Summer crept up on me here, as it normally does. We went from pleasant weather to 90 degrees without any transition. I guess it always happens that way ever summer, but I never seem to be ready for it. When the weather heats up, I drink a lot more liquids to stay hydrated. Since water can be a bit boring (and because I usually forget to fill up my brita pitcher), I decided to make some chia lemonade. I've had chia seeds in my kombucha so I thought why not add them to my lemonade. They are rich in omega-3's as well as fiber, protein, calcium, and other nutrients your body needs. And, they are awesome to add to drinks in the summer because their ability to absorb almost 10 times their body weight in water helps to hydrate your body. Yay for chia seeds!
Chia Lemonande for One
I like to make this as needed since it tastes best fresh, but you can make a bigger batch to last you a few days. The chia seeds will settle at the bottom of your glass, so make sure to stir or shake it every now and then. To make it easy, I keep water and lemons in my fridge so they are already chilled and ready to go.
the juice from 1 medium/large lemon (about 1/4 cup)
1 1/4 to 1 1/2 cups of water (depending on how much pucker you want in your lemonade)
agave or maple syrup to taste (I used about a tbsp)
1/2 tbsp whole chia seeds
Add the lemon juice, water, and agave to a jar or cocktail shaker, put the lid on, then shake to combine. Taste the lemonade and adjust the amount of water or sweetener as needed. Add the chia seeds, shake, and then let the lemonade sit for at least 10 to 15 minutes while the chia seeds gel. After the chia seeds have gelled, pour into a glass, add a few ice cubes, and enjoy! Makes one serving.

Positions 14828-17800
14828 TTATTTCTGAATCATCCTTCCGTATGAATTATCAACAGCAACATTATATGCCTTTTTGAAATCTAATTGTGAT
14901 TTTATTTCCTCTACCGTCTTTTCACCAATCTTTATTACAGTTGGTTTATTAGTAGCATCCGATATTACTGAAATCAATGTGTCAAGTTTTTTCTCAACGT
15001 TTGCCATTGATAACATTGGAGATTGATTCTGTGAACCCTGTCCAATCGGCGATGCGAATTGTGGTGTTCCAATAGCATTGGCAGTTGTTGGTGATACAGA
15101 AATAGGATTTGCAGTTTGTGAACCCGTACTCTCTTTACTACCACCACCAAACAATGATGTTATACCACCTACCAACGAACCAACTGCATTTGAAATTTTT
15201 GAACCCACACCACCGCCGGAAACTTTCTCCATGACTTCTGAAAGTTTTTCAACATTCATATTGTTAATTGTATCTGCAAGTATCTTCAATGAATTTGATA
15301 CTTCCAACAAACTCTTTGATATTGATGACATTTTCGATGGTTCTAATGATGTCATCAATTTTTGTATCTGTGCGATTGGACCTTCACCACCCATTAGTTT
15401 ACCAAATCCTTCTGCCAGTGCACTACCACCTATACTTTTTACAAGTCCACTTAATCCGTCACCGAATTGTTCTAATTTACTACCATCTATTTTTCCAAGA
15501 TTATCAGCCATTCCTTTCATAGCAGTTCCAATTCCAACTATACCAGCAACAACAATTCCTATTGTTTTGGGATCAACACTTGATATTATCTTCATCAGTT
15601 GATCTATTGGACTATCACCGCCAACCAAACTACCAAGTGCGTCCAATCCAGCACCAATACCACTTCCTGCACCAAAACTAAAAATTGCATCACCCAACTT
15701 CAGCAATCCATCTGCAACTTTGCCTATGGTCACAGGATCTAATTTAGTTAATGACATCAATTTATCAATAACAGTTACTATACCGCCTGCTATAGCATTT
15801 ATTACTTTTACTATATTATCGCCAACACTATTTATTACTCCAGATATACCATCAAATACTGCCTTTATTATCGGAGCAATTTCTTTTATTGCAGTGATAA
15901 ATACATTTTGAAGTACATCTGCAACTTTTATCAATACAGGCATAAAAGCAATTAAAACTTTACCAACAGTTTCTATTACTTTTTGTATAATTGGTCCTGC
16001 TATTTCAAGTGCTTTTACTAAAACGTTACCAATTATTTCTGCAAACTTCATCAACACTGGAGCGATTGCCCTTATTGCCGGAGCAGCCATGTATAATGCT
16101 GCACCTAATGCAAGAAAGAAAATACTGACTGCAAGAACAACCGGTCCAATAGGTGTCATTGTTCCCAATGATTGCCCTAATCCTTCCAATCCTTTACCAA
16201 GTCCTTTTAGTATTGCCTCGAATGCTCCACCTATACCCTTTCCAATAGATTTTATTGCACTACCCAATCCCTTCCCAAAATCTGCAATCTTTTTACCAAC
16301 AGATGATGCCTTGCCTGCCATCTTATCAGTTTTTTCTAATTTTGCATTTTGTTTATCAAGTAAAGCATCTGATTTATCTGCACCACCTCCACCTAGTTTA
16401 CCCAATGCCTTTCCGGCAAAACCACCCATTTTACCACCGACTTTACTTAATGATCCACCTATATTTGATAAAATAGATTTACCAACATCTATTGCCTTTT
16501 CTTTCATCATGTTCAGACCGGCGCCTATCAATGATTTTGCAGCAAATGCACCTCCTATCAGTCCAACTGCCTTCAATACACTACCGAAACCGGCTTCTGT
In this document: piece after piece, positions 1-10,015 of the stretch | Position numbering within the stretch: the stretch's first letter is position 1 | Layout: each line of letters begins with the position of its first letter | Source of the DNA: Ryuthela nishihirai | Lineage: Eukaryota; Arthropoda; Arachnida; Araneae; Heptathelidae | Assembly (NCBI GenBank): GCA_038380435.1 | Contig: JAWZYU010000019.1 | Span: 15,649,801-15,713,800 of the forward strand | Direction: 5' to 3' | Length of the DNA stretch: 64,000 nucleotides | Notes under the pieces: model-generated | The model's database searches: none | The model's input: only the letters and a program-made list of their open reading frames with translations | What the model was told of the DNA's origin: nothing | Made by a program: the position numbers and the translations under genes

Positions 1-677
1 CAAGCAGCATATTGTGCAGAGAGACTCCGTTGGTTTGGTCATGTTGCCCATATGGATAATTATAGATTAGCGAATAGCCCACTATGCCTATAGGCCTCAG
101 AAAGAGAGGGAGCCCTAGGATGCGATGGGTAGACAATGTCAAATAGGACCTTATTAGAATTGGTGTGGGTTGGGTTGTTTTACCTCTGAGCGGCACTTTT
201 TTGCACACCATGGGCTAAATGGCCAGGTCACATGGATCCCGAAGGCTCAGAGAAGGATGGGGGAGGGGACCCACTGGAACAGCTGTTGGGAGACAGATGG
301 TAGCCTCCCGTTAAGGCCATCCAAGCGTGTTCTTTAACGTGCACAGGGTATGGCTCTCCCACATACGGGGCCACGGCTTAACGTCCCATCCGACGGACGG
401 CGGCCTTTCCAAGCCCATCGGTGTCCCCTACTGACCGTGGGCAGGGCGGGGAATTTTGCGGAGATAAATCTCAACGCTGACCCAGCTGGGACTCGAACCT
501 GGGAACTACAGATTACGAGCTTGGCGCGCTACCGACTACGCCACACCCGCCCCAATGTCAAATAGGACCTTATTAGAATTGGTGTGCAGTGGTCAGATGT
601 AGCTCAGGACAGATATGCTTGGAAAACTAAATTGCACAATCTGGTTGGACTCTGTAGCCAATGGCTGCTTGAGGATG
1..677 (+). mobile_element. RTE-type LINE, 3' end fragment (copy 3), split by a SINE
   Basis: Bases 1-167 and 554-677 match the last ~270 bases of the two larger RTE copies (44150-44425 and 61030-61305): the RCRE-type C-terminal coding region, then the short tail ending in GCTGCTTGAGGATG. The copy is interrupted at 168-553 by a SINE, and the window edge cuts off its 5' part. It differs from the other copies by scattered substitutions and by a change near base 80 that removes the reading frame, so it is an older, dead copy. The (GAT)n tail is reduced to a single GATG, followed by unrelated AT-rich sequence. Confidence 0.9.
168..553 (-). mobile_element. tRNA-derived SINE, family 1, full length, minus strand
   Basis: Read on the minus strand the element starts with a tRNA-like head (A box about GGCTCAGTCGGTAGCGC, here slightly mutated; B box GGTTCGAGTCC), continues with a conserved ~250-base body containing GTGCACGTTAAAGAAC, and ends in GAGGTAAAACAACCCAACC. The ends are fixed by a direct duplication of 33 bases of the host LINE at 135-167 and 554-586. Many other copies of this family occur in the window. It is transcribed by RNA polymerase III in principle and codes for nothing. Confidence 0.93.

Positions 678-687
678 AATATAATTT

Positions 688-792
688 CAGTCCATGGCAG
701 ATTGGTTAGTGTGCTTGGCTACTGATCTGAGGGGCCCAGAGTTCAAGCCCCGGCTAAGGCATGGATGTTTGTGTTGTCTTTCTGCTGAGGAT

|radishes at the market|
I have a bit of a small announcement concerning the shop and all of the sweet miscellany goods in general. By the end of the year I hope to completely phase gluten out and make everything completely gluten free. Though I haven't been eating much of it at home the past several months, I've noticed it really affects me when I eat out. Spelt still doesn't seem to bother me, but it's rather difficult to find a spelt option when dining out. Everything in the shop and at the market that contains spelt flour will now be put back into the testing phase as I come up with gluten free versions. This is something I've been meaning to do for a while and my achy tummy finally convinced me to do so. I'll share more here as the transformation develops.
Have a lovely end of the week/weekend and see you next week with something tasty :)
A few weeks ago I bought a pineapple sage and a lemon thyme plant at the farmer's market. They were to join the other potted flowers on my little balcony in an effort to welcome spring and bring a little beauty to my outdoor space. I had never seen pineapple sage, nor did I really know much about its existence before that moment. What made me buy it was the intense pineapple-y smell it gave off when I rubbed the leaves. I was sold. I didn't really know at the time how I would end up using it, but I figured I if anything I could make some tea with it if all else failed.
Before I became a vendor at the farmer's market, I used to get there as soon as they opened so I could walk around and admire the beautiful rainbow of produce. I would soak it all in before making any decisions about what would go home with me. In a way, I still get to do that because I have the privilege of seeing it laid out before any customers arrive. It still amazes me how beautiful and vibrant a bunch of rainbow chard can be. I guess I take pleasure in the small things.